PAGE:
On the recent topic of Heaven (and soon, Hell) here at the old blog, I must bring up the baffling and sappy rendering of the heaven that we hear about quite a bit in conservative North American Protestantism.
If a boy nearly dies, and then tells you details about heaven exactly as you have taught him, what’s next? I’ll tell you what, a best seller (for people who need a spiritual vitamin B12 shot for their excruciatingly literal translations of biblical passages, and who pay no mind to historical context, linguistic idioms, let alone Hebrew and Greek).
Now, I realize young children tell silly stories. That’s part of their job. The trouble comes when the stories get massaged and coupled with a near-death tragedy to elicit a faith response from the more gullible among us. I do want to think the Burpos are on the up-and-up, but something stinks.
I heard Pastor Burpo and his little boy on a television program. What a cute kid. Some of the story seemed amazing, if not miraculous, but I got a bad whiff of something when Colton (really his dad) detailed heaven as, well, super lame.
People get around on their huge wings. Okay, I hope that’s not how it works. Boobs have been bad enough. The proverbial pearly gates make an appearance. The word “wicked trite” comes to mind, but maybe I’m just too cynical. A blue-eyed Jesus wears a purple sash over his white robe, and rides a giantic rainbow colored horse. Okay, bad wardrobe, and how could the genuine biblical Jesus from the ancient Semitic region possibly possess a double recessive gene for blue eyes? (And don’t say, because both Mary and the Holy Spirit had blue eyes, ’cause I’m not buying it.)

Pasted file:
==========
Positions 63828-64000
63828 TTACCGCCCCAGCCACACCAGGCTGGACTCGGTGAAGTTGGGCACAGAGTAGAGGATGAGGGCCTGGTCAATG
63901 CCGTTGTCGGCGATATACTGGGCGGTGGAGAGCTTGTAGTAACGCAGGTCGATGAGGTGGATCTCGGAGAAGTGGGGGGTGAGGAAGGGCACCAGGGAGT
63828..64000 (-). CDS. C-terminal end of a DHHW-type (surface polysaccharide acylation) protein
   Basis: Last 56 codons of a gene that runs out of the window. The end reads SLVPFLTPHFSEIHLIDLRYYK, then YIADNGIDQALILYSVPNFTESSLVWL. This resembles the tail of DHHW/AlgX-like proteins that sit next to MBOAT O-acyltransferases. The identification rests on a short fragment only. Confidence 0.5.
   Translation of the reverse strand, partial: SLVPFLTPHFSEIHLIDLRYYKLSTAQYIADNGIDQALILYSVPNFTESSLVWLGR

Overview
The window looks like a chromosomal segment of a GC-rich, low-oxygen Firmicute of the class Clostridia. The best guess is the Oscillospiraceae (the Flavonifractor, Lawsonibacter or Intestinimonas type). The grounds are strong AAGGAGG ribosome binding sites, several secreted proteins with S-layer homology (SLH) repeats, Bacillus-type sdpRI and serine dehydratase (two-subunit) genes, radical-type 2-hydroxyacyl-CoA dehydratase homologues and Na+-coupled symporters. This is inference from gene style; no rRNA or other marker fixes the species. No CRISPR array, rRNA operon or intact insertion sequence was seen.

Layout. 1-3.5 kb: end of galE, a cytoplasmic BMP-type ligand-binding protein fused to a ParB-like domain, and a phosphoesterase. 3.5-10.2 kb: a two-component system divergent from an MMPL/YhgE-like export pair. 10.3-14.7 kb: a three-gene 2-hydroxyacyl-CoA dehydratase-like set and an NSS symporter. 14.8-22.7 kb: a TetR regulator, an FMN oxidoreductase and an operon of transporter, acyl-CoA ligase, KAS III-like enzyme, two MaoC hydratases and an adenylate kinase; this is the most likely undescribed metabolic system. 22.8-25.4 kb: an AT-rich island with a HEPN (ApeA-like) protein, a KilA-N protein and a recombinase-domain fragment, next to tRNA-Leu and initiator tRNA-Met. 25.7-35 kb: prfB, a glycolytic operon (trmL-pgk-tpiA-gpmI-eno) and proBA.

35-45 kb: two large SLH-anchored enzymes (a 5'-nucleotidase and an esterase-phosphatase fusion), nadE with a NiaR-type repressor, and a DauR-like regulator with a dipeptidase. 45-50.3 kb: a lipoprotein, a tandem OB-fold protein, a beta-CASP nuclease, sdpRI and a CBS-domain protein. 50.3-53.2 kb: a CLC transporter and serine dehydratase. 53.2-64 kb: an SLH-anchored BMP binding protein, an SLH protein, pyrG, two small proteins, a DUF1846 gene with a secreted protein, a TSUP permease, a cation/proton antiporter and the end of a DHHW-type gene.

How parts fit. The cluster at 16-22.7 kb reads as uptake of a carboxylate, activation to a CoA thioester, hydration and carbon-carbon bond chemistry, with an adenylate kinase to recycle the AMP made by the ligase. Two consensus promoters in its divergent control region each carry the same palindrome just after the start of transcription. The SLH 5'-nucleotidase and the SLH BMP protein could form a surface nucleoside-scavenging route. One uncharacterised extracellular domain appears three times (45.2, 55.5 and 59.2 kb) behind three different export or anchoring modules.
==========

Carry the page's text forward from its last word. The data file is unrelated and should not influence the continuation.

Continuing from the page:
I don’t think Jesus rolls like that. But, I give the kid credit: An elephantine rainbow horse is pretty cool. Of course, I would have to know if it pooped rainbow too. That’s awfully critical info. God (the Father) has a body and sits on the throne, with Gabriel serving as a kind of right hand angel man on his left side, in a smaller throne…as we might expect, right? It all sounds like a bad Star Trek episode. Well, sort of.
Reader reviews often complain that only 3 pages of the book speaks of heaven in any details. But the book has done well. Very well. It spent 52 weeks on the bestseller list, and the family has since produced a children’s picture book, and you guessed it, a movie is in the works.
When the parents are asked about authenticity, their answers center on referring to the hope the story brings. This begs the question, is the point of the book to create hope in a plenty of people already know what they want heaven to be, instead of a faithful depiction of God (who, by the way, is non corporeal) and the Bible? (Which would be far more confusing.) Both can’t be true.
If you want to read a copy for yourself, and decide, here it is.
But, I offer you some thoughtful reflection on the the topic from arguably the foremost New Testament scholar alive today.